By Akinwale Kasali
The Lagos State Government has been charged to invest more on Health Security and the COVID 19 Pandemic.
Civil Society Organisations (CSOs) and other critical stakeholders interested in the country’s health security made this call on the Lagos State Government to make available more financial resources and institutionalise financing mechanisms for COVID-19 and health security in the State.
They made the call at the end of a two –day retreat to review draft national and states scorecards on Reproductive, Maternal, Newborn, Child, Adolescent and Elderly Health Plus Nutrition (RMNCAEH+N) and COVID-19 and Health Security Accountability, championed by Africa Health Budget Network (AHBN), in Lagos.
The COVID-19 and health security accountability scorecard were developed through the adaptation of indicators from the World Health Organization (WHO) and review of government documents as well as advocacy/retreat meetings with relevant government agencies, CSOs, media and young people.
The scorecard was developed to report a CSOs review on Lagos state’s capacity for preparedness and response to health security and COVID-19.
The scorecard serves as an evidence tool to be used by all stakeholders including CSOs, professionals and other stakeholders to strategically influence actions that will mobilize resources, promote prudent spending, transparency and accountability of COVID-19 and health security fund.
“To achieve Universal Health Coverage (UHC) by 2030, domestically financed public resources will play a predominant role in keeping Lagos state and the country’s collective commitments toward attaining the Sustainable Development Goals (SDGs).
“Achieving quality health care will also strengthen the state’s ability to be better prepared for future pandemics, in a context where health security is increasingly important for economic security.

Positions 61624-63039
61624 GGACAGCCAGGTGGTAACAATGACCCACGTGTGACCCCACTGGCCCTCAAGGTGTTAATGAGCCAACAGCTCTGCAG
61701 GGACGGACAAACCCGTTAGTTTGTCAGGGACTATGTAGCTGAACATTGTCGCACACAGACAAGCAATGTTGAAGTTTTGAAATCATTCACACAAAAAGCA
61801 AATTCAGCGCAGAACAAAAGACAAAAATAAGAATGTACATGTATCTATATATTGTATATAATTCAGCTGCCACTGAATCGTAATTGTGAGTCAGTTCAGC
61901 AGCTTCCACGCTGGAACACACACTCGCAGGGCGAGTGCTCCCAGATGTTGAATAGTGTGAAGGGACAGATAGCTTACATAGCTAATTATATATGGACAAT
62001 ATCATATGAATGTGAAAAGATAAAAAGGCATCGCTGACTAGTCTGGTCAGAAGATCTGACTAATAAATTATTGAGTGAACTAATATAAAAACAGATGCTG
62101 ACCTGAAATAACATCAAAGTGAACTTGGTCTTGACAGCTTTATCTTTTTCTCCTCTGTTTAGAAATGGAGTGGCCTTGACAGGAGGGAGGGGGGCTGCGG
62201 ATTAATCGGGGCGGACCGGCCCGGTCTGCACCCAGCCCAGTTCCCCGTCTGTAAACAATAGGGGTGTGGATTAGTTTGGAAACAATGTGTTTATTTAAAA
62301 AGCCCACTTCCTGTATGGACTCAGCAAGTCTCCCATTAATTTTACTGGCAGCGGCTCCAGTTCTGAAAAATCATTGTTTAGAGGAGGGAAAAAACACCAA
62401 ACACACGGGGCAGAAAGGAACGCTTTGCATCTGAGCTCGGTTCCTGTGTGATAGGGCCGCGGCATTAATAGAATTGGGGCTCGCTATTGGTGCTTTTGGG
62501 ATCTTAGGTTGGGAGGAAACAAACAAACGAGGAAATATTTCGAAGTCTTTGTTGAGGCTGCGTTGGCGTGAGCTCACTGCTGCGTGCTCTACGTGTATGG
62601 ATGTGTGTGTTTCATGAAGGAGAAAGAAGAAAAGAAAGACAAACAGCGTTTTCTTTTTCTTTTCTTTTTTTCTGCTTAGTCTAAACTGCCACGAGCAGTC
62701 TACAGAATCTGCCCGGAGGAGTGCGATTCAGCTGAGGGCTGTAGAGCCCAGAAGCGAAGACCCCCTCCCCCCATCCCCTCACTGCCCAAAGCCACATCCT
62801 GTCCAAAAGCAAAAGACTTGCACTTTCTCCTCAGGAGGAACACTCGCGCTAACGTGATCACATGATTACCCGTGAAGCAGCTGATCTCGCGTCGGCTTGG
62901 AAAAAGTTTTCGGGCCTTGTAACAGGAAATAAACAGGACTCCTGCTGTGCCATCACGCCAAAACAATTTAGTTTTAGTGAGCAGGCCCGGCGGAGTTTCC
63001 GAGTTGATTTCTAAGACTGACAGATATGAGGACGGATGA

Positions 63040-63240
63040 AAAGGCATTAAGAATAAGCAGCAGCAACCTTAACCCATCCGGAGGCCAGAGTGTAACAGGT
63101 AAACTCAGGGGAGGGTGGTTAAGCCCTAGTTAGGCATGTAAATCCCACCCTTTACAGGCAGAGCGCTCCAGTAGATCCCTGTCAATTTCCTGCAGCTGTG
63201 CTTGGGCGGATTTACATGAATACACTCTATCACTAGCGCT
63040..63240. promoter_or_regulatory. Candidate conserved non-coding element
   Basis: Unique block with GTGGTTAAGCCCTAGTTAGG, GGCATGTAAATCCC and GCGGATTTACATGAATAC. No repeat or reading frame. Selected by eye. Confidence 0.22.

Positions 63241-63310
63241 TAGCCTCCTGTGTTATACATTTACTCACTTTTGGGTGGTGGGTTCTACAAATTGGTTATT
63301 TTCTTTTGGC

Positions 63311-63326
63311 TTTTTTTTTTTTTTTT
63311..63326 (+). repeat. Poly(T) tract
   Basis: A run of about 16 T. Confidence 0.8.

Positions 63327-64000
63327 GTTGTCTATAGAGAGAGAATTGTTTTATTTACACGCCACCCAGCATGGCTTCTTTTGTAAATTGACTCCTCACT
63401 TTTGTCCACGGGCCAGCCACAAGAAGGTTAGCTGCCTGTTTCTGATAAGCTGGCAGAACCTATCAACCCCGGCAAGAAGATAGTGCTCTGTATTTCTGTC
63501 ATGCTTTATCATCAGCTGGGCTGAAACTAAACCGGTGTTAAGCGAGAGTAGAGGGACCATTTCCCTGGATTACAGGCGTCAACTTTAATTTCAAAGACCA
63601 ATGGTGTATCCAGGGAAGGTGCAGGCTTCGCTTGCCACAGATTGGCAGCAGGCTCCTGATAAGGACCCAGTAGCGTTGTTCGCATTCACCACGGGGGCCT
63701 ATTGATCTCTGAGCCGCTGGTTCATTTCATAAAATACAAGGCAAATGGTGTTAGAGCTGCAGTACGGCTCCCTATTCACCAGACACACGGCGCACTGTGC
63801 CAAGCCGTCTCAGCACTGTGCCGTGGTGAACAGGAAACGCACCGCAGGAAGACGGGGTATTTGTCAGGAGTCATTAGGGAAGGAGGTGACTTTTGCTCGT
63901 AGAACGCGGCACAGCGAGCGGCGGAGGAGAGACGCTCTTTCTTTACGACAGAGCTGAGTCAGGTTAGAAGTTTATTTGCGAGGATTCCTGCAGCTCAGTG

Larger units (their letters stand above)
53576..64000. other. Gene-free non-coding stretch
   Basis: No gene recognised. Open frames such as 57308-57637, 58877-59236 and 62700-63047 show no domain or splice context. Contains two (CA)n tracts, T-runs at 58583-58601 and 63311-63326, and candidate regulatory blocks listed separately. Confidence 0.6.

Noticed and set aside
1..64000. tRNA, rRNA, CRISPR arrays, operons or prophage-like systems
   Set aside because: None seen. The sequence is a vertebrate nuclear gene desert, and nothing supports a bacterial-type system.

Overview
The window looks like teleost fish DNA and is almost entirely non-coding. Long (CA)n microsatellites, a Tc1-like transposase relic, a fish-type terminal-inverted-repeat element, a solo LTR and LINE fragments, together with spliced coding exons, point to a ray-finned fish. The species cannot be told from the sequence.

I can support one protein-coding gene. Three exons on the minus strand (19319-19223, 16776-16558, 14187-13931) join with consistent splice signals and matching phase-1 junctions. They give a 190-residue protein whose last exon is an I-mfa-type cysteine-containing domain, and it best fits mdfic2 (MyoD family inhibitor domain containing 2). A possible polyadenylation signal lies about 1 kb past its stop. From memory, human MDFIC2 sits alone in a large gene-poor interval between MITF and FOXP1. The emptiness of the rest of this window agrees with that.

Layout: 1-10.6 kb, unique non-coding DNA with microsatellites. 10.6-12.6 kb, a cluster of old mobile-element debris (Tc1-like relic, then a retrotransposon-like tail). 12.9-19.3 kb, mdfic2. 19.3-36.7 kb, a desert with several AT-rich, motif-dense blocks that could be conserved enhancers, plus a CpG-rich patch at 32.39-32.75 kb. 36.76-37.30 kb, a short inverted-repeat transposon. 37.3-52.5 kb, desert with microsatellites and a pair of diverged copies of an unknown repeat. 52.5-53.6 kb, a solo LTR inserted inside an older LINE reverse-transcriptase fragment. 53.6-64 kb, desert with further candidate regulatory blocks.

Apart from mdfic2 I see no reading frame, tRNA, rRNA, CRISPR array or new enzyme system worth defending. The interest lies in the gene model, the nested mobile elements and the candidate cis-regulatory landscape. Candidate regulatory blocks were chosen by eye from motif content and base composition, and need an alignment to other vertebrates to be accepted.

“Strengthening pandemic preparedness and response efforts, and overall emergency preparedness, requires strong and resilient health systems while investing more and better requires sustainable public financing and harmonized health efforts,” says Hon. Mohammed Usman, Chairman, National Advocate for Health (NA4H).
The CSOs advised the Lagos state government to focus on building stronger and more equitable health security to promote recovery from the COVID-19 pandemic that would leave no one’s health behind in the state.
They further called on the State Ministry of Health and the Ministry of Finance to publish the state government 2021 and 2022 COVID-19 and Health Security expenditure report.
The CSOs further called regular engagement and collaboration with the state Ministry of Health to monitor/track allocation, availability of adequate COVID-19 donor support, loans and government vaccines in all the state`s vaccination releases for health security and COVID- centres aimed at increasing uptake of COVID-19 vaccines in the state.
The CSOs said that the State Primary Healthcare Development Agency should strengthen community and CSO involvement to increase the utilisation of COVID-19 vaccines, improve routine immunization performance and support factual public information on COVID-19 across the state.
The Coordinator of Africa Health Budget Network, Dr. Aminu Magashi Garba also called on the state government to strengthen legislative oversight on budget performance for the implementation of the Reproductive Maternal Newborn Child Adolescent and Elderly Health plus Nutrition (RMNCAEH+N), Recovery Plan in the state.
“The global pandemic is not yet over and the Presidential Steering Committee on COVID-19 has insisted there is considerable uncertainty about the path that the pandemic will now take in the country.
“Therefore, the Lagos state should collaborate with communities and CSOs to set out how it will ensure resilience, maintaining contingency capabilities to deal with a range of possible scenarios.
“Besides face masks, social distance, and good hand hygiene, a rapid vaccine program is crucial in controlling the pandemic.
“However, willingness to be vaccinated depends to a large extent on factors beyond the availability of vaccines,” Garba stated.